Tuesday, September 25, 2012

Committing Not to Procrastinate...

...or committing to write? A couple years ago Self-Exclusion used the example of a week-long dissertation writing-lock-in, one with $50 at stake for the volunteer participants, to muse on positive and negative commitments, commitments to do something versus commitments to refrain from doing something. A similar writing event was hosted by the University of Chicago this summer -- one of four now held every year. A new wrinkle is that the write-in was held off-campus, which presumably puts the usual quotidian distractions of the participating graduate students somewhat out of reach. After the four hours of work are complete, there's a lunchtime program:
The common barriers to writing—perfectionism and daily distractions—fall away through the program’s rigid structure and community spirit. During the lunch break, speakers from the many offices on campus that serve graduate students address common questions and problems, such as how to submit a dissertation or where to go for career advice on campus.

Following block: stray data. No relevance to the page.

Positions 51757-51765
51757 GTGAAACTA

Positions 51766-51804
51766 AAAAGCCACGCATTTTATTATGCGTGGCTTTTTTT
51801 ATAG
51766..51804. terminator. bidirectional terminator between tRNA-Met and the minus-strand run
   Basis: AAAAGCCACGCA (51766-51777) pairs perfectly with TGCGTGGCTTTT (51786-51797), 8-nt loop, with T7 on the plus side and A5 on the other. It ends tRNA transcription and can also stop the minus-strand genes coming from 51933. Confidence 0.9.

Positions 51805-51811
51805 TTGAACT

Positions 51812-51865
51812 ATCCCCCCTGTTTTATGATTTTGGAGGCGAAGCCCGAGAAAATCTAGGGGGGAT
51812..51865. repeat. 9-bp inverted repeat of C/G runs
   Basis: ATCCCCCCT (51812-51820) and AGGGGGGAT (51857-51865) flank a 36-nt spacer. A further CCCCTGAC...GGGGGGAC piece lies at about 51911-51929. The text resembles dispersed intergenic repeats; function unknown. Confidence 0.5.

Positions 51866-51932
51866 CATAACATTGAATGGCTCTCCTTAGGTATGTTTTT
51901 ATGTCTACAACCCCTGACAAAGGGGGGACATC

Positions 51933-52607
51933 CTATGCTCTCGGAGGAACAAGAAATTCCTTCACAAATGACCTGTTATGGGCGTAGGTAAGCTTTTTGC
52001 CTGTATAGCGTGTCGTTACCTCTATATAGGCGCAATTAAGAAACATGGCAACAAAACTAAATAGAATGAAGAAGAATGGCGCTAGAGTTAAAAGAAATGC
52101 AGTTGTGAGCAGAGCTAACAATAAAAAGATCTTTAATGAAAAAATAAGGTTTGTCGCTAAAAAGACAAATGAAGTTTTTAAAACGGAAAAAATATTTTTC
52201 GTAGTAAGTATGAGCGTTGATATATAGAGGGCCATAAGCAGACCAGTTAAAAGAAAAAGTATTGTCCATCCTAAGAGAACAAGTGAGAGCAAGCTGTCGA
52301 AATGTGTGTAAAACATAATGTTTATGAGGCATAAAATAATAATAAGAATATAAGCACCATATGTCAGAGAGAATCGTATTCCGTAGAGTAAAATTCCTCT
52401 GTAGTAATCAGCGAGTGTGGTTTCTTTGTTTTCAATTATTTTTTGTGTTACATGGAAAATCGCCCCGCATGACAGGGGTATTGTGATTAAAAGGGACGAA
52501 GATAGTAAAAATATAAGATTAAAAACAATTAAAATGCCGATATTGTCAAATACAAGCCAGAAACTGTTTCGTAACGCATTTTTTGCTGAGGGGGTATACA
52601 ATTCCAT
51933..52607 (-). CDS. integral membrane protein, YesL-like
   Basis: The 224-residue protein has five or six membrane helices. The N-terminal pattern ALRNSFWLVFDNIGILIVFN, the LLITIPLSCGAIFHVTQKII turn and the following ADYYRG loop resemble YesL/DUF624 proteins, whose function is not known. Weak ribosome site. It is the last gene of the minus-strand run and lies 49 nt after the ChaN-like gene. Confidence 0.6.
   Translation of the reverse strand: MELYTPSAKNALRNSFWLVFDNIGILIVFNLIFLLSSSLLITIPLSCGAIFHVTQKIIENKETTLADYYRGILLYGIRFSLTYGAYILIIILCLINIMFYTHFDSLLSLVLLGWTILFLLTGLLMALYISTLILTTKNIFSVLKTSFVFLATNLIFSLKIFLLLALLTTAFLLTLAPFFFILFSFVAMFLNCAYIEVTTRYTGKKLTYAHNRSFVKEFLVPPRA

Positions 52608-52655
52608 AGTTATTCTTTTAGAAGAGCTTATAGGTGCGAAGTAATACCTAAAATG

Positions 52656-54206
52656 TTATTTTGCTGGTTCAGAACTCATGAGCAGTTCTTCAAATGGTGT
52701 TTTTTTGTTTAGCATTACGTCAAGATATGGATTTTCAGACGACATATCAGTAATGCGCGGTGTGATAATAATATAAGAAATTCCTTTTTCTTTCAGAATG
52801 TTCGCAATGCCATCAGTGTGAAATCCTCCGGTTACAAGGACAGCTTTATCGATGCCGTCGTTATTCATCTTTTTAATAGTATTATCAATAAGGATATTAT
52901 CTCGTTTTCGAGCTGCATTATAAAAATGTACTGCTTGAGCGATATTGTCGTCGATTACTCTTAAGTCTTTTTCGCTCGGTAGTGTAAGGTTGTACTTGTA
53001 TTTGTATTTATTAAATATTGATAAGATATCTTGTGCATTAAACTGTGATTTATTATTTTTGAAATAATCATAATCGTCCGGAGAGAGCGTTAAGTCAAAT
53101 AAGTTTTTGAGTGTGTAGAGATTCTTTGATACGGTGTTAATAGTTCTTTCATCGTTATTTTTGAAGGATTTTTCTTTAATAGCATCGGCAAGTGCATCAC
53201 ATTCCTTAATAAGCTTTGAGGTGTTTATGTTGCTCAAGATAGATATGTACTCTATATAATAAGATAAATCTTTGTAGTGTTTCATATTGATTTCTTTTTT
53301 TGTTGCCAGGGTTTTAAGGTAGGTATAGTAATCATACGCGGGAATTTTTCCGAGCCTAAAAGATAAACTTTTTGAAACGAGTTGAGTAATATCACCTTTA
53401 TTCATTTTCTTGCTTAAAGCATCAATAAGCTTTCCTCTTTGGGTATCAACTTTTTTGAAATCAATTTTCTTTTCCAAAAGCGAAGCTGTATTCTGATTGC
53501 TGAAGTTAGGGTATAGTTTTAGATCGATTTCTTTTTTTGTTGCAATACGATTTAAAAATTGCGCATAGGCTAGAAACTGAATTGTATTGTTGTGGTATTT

The community spirit angle is interesting, as it is a dimension that is missing from garden-style casino self-exclusion. It is a commonplace that gambling exclusion works better when it is paired with a treatment regimen, and perhaps the treatment in part serves as a source of social support.

Once again, $50 is at stake for the dissertation writers, and one of those lunchtime services consists of a free massage. Further, in what surely is a major incentive for U of C graduate students, those who put in the 20 hours of interruption-free work during the week receive a Latin-inscripted tee shirt:
And if the satisfaction of marching toward that PhD weren’t enough reward, the students who complete each session get a T-shirt from Graduate Student Affairs that says scribo, ergo conficiam—“I write, therefore I finish.”

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